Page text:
Gareth Williams, Vice President – Secure Communications & Information Systems, Thales UK, speaks about risk management and fraud detection, outlining what enterprises, particularly in the financial sector, can do to encrypt their customer and employee data.
With increasing automation and digitalisation, Critical National Infrastructure continues to be a key target for hackers. In fact, a report by the Ponemon Institute in 2019, highlighted the severity of the problem; finding that nine in 10 (90%) of critical infrastructure providers in the US, UK, Germany, Australia, Mexico and Japan had fallen victim to a cyberattack in the past two years. What’s more, two thirds (62%) revealed they had been hit by multiple attacks.
Since the launch of the world’s first digital weapon, Stuxnet, a computer worm which reportedly ruined almost one-fifth of Iran’s nuclear centrifuges in 2010, energy companies have been on standby. And with good reason. Over the past two decades, the extremely sophisticated worm has, with the help of cybercriminals, mutated and spread into other industrial and energy-producing facilities, and in 2017 managed to bring down the Ukrainian power grid.
While these high-profile attacks on Critical National Infrastructure have caused many to tighten their cybersecurity practices, the National Cybersecurity Centre still has a fight on its hands to safeguard the energy industry. Cyberthreats are continuing to climb in a new, rapidly changing security landscape, probing new vulnerabilities and looking to exploit global issues such as the COVID-19 pandemic.
Exploiting a crisis
COVID-19 has opened up a myriad of opportunities for cybercriminals, and it’s clear they’re hoping to capitalise on public fear. Whether it’s playing on people’s concerns about the virus through phishing schemes, launching ransomware take-overs of hospital systems or using malware disguised as alerts about a vaccine, hackers are preying on people’s vulnerabilities, as well as their cybersecurity measures. The National Cybersecurity Centre says there’s been an increase in phishing attempts through text messages, pretending to be from ‘COVID’ and ‘UKGOV’, calling for financial payments to battle the pandemic.
The pandemic has placed even more pressure on the energy sector, increasingly under attack by cybercriminals using a range of different methods to capitalise on businesses operating remotely. Whether it’s for financial gain, data hoarding or espionage, hackers are hoping to disrupt and damage the UK.
Since the outbreak, additional cybersecurity has been installed around Government infrastructure, but it’s tough to manage infrastructure, such as power grids, remotely. To mitigate this, the National Grid has invested heavily in onboarding new security partners whose products help enterprises keep data secure and ward off hackers.
As cyberattacks continue to rise, it is imperative that we locate and identify weaknesses around Critical National Infrastructure – and implement solutions including tougher cybersecurity – before it’s too late. The consequences of failing to act range beyond disruption of networks and compromised information – there is a very real risk to human life. With hackers now able to infiltrate and shutdown systems that support critical facilities, such as the electrical grid, failure to implement adequate security measures could be life threatening.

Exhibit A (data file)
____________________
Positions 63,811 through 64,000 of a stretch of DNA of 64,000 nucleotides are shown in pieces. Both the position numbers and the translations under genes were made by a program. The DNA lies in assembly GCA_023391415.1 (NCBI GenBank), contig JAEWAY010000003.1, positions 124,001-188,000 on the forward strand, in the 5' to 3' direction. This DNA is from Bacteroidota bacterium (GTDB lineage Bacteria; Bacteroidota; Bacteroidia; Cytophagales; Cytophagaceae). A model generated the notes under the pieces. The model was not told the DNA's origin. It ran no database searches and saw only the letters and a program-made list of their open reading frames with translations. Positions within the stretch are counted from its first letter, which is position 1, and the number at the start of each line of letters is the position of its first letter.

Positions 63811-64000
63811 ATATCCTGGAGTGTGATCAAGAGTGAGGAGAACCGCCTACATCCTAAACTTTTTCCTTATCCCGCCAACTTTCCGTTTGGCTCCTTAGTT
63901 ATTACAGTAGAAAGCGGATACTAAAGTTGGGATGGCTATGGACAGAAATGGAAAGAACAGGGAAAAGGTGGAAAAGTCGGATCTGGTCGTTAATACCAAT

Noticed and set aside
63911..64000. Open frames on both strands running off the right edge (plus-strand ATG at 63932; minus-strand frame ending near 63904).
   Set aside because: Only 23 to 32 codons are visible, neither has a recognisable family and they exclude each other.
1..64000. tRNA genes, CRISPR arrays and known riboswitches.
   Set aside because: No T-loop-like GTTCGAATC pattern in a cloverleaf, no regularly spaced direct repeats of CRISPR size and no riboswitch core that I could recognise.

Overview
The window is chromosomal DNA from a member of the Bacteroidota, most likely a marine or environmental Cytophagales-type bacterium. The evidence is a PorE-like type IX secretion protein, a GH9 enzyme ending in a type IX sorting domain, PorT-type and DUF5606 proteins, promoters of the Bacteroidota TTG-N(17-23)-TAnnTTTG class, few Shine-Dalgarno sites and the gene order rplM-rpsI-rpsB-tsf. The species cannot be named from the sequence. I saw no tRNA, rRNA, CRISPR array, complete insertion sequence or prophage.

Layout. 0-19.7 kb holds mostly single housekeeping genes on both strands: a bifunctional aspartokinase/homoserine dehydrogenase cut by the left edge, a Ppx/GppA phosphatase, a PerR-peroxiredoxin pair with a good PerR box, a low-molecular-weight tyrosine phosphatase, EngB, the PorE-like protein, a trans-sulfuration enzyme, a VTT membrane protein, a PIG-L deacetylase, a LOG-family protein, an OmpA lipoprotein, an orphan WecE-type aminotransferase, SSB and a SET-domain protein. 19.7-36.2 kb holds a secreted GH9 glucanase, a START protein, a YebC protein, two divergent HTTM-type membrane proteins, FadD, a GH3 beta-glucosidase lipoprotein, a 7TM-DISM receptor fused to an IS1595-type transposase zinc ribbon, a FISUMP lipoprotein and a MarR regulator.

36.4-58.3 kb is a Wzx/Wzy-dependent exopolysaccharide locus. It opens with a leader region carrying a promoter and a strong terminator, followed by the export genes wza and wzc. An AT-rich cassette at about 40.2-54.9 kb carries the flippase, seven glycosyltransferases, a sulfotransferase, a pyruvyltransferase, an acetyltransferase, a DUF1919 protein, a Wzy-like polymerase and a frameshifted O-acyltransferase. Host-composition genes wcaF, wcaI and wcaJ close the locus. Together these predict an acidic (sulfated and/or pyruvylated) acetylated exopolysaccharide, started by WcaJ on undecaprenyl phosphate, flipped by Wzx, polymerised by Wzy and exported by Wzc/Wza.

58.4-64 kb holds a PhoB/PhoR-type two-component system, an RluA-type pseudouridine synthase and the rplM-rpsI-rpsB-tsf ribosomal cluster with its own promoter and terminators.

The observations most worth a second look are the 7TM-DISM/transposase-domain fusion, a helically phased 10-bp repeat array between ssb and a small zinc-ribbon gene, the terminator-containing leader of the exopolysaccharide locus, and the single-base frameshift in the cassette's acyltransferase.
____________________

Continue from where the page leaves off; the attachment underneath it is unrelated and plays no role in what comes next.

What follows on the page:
Bringing operational technology online
While the pandemic has accelerated the integration of remotely controlled and connected operational technology (OT) systems within the energy sector, this increased online migration has opened up whole new attack vectors that few companies are prepared for. OT systems that were once separated from the Internet by an air gap, now communicate and interact with newer IT systems, enabling cybercriminals to pivot into non-connected devices via the breached IT system or control.
Bringing decades old systems – that were not designed for the Internet – into the IT sphere or linking them to connected technologies which can be accessed remotely, is a risky game. If not done right, this can leave businesses vulnerable to machines being taken down by hackers or used to break into the company’s wider network. In fact, it was through a viscous malware that hackers launched the BlackEnergy3 attack – again on Ukraine’s electricity grid. Beginning with a ‘spear-phishing campaign’, criminals were able to gain access to IT infrastructure before pivoting across to the HMIs.
The point where physical security meets cybersecurity
As the line between connected and non-connected systems becomes increasingly blurred, a more integrated security approach is needed to protect Critical National Infrastructure at risk from constantly evolving threats in cyberspace. It is important to look at OT and IT as two separate entities that require different levels of security and ensure that infrastructure is prepared for the next inevitable cyberattack.
The future lies in resilience. It’s much more than just patching up OT systems to make them secure. To ensure that these critical systems aren’t constantly held to ransom or brought down by hackers, there needs to be a change our attitude. If we hope to become unbreakable amidst the increasing complexity of a global pandemic, we must be prepared and armed against the growing risks.Click below to share this article